Dr R Balashankar
The Mummy’s Curse: The True Story of a Dark Fantasy, Roger Luckhurst, Oxford University Press,
Pp 368 (HB), £18.99
The Egyptian mummies have caught the Western imagination for some time now. There have been books and movies reliving the horror revenge wreaked by the undead. Roger Luckhurst in a fascinating book The Mummy’s Curse: The True Story of a Dark Fantasy recaptures this myth. One of the most widely publicised of the Egyptian excavations was that of the tomb of child king Tutankhamen, called King Tut, made in 1923. For years after the excavation, stories of death and destruction that purportedly visited all those involved in the exercise hit headlines in newspapers.
“It was said that on the day that Carter had laid bare the entrance to the tomb his pet canary had been devoured by a cobra, that emblem of pharaonic power.” Romours like this abounded. Several deaths in the families of people who had anything to do with the excavation were attributed to this curse.
Egyptologists explain, says Luckhurst, that there was no curse on the tomb of Tutankhamen and only two had been recorded from other tombs. Some explain that there are messages in tomb complexes that praise the visitors if he or she honors the name of the dead; “the threat is secondary, alternative consequence if you do not honor the name.” How did this notion spread so wildly? And why was there so much attention to the Egyptian excavations? Carter found the press attention “bewildering” and at times “embarrassing.” He said, “One must suppose that at the time the discovery was made the general public was in a state of profound boredom with news reparations, conferences and mandates.” It was recalled by someone that the story of Tutankhamen broke ‘after a summer journalistically so dull that an English farmer’s report of a gooseberry the size of crab apple achieved the main news page of the London metropolitan dailies.’
There have been several other cases of ‘serial threats.’ Like in the story of Moonstone by Wilkie Collins, misfortune and untimely, violent deaths follow the trail of the precious stone belonging to a deity in India. The story of Koh-i-Noor was believable enough for the British crown to break it (re-cut) before adorning the crown of the queen. “The curse of Tutankhamen was not the first story to circulate about Englishmen stuck down by the Ancient Egyptian dead. Indeed, in many ways the Tutankhamen story followed a script that had already been prepared for it by at least two prior instances that were widely known in the late Victorian and Edwardian periods,” says Luckhurst and goes on to explore two of the best stories of Thomas Douglas Murray and Walter Herbert Ingram.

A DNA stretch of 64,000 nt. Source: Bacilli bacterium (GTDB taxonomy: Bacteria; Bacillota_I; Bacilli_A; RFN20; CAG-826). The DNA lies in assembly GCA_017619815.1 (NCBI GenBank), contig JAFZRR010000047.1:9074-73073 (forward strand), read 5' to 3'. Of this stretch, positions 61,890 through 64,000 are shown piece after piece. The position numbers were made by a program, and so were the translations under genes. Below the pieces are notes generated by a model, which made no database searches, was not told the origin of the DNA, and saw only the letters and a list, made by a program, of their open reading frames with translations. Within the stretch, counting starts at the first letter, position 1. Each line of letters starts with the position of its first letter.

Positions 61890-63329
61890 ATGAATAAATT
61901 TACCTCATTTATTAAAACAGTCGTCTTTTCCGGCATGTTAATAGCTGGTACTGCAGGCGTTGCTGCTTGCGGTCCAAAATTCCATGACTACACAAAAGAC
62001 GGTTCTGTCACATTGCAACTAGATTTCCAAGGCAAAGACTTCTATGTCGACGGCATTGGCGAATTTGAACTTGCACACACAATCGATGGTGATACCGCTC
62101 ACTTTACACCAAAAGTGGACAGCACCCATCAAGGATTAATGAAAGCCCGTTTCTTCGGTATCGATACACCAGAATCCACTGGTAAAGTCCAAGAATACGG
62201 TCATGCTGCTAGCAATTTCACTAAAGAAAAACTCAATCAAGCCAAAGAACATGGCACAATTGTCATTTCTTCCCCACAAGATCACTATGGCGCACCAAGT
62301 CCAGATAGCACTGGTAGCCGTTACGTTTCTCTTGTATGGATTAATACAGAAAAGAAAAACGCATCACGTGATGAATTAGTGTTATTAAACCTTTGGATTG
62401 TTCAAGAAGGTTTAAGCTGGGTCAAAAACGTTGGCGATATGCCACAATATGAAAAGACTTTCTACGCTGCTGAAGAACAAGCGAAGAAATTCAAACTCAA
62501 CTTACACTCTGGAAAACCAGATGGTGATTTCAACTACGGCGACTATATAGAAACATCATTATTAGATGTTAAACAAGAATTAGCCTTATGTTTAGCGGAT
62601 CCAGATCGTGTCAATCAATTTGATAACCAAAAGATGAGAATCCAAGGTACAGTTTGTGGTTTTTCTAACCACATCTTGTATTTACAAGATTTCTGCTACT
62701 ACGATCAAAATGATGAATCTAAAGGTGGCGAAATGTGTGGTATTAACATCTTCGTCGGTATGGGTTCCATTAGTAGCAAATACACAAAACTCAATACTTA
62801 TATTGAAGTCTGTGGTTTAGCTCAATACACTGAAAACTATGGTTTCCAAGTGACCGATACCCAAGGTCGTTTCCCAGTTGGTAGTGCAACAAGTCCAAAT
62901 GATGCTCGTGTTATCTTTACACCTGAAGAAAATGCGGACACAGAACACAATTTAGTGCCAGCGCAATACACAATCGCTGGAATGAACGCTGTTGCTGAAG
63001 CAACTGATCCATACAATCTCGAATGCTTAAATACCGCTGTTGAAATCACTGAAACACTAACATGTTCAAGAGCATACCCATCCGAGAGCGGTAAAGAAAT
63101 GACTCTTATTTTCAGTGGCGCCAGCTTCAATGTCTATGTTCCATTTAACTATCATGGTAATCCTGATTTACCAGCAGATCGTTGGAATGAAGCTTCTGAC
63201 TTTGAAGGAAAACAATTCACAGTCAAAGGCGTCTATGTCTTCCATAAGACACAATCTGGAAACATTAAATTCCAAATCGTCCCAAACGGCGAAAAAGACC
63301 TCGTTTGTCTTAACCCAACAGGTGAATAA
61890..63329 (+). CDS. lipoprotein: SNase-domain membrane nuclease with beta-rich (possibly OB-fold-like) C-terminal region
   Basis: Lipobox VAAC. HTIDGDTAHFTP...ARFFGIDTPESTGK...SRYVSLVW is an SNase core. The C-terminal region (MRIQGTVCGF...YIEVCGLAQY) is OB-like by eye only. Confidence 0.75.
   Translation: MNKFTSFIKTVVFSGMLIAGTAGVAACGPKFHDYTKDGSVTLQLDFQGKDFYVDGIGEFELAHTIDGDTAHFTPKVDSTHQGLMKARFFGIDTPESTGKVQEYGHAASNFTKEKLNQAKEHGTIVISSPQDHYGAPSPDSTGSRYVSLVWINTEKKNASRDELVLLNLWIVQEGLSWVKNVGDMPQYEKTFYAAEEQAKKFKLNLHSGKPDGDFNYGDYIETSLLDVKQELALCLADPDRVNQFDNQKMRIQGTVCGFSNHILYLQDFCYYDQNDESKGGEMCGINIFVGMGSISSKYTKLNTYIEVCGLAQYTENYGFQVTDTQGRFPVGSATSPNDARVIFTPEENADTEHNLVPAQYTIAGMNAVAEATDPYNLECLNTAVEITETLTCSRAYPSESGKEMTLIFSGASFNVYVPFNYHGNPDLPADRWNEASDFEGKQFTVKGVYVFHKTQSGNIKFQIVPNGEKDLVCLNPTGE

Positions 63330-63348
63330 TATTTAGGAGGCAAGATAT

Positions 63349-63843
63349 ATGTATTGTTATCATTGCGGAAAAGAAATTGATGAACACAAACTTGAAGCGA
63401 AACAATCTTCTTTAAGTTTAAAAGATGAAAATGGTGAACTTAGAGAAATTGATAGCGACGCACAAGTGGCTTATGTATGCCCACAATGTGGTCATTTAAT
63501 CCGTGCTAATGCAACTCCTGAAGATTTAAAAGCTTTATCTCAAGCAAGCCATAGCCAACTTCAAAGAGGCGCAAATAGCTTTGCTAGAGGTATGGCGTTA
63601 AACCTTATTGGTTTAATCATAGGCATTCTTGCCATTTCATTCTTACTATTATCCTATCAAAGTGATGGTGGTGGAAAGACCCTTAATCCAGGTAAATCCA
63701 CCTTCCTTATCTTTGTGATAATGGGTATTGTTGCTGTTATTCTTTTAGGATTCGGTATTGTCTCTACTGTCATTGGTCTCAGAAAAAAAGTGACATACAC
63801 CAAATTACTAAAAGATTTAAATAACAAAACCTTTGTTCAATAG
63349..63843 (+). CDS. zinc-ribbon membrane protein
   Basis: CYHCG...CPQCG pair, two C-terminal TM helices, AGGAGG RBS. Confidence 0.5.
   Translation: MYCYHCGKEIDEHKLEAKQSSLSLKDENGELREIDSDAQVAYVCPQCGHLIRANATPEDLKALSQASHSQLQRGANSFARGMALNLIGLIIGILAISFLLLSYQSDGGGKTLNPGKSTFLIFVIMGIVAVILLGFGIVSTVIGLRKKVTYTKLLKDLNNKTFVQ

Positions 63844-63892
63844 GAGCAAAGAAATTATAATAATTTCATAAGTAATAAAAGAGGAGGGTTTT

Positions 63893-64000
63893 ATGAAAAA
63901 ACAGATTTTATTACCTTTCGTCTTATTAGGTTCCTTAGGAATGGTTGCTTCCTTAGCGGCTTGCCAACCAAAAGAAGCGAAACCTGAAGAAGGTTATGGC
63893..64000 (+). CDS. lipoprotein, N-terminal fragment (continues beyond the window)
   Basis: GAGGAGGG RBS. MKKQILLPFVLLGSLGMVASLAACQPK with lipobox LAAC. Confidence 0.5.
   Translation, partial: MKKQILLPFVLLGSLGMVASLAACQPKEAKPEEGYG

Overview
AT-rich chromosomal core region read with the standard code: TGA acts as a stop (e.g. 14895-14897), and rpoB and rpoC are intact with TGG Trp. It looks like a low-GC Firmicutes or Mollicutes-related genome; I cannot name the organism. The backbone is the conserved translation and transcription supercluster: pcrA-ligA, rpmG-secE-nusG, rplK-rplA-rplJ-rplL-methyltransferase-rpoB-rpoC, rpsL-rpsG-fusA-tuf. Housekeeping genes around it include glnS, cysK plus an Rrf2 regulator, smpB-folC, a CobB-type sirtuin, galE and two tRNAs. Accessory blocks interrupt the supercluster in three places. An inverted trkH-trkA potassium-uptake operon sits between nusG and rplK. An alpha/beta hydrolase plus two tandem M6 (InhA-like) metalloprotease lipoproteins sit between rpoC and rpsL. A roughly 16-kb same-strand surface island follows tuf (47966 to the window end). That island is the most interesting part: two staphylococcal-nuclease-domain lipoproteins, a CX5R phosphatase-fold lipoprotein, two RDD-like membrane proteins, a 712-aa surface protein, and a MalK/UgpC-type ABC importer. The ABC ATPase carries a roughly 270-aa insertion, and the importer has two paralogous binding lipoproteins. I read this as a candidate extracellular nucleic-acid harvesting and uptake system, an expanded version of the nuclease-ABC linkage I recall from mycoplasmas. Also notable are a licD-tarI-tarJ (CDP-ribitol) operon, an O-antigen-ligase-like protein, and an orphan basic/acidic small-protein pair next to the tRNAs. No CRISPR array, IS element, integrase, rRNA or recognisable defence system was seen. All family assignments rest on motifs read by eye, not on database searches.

According to him the curse story is merely a “symptom of a curdling in the cultural imagination about Egypt…the curse could be re-situated to become a prism through which we can perceive large shifts in Victorian society.” Further on, the author discusses two major exhibitions held in London and Paris which showcased the Egyptian culture in an enormously exaggerated tones. The Western museums struggled to present the Egyptian antiquities in a scientific spirit but the objects somehow did not gel well, given the circulating rumours.
Lord Byron, in one of his famous poems Childe Harold’s Pilgrimage presents the curse that befalls the man who destroyed the ruins of Athens. The allusion here is to Thomas Bruce, the seventh Earl of Elgin, who sawed off and cut the relics in Greece and shipped them to England. It is interesting that Elgin led one of the most misfortune lives. Luckhurst narrates to illustrate how literary narratives give imaginative coherence to objects, often in open defiance of scientific artefaction. According to psychoanalyst curse is the ordinary way in which the weak retaliated upon the strong.
So, are these curse stories true? “Contemporary popular culture in the West continues to be stuffed with figures of the undead, with vindictive ghosts, post-apocalyptic zombies, feral vampires and shuffling mummies. Each of these has its own highly specific set of historical origins and allegorical resonances, but all are a trace, I would argue, of a history of violence that returns to haunt modernity’s idealist aim. Unravel the mummy and what we finally encounter is the agony that travels as a secret sharer within modernity,” says Luckhurst. Though his conclusion is definitive that there are no curse threats, reading the book, one gets more and more sucked into the belief of the ancient curse transcending generations. The rationale mind yields to the suspicion of the unknown. That probably is the magic of the ancient. Well informed study into the mummies, Luckhurst’s unbiased style of writing leads us into the world of tombs and ruins and the men who uncovered them to the world. Roger Luckhurst writes on popular culture, and “is interested” in odd spaces between science and popular supernatural beliefs. He also teaches at Birkbeck College, University of London.
(Oxford University Press, Great Clarendon Street, Oxford OX2 6DP UK)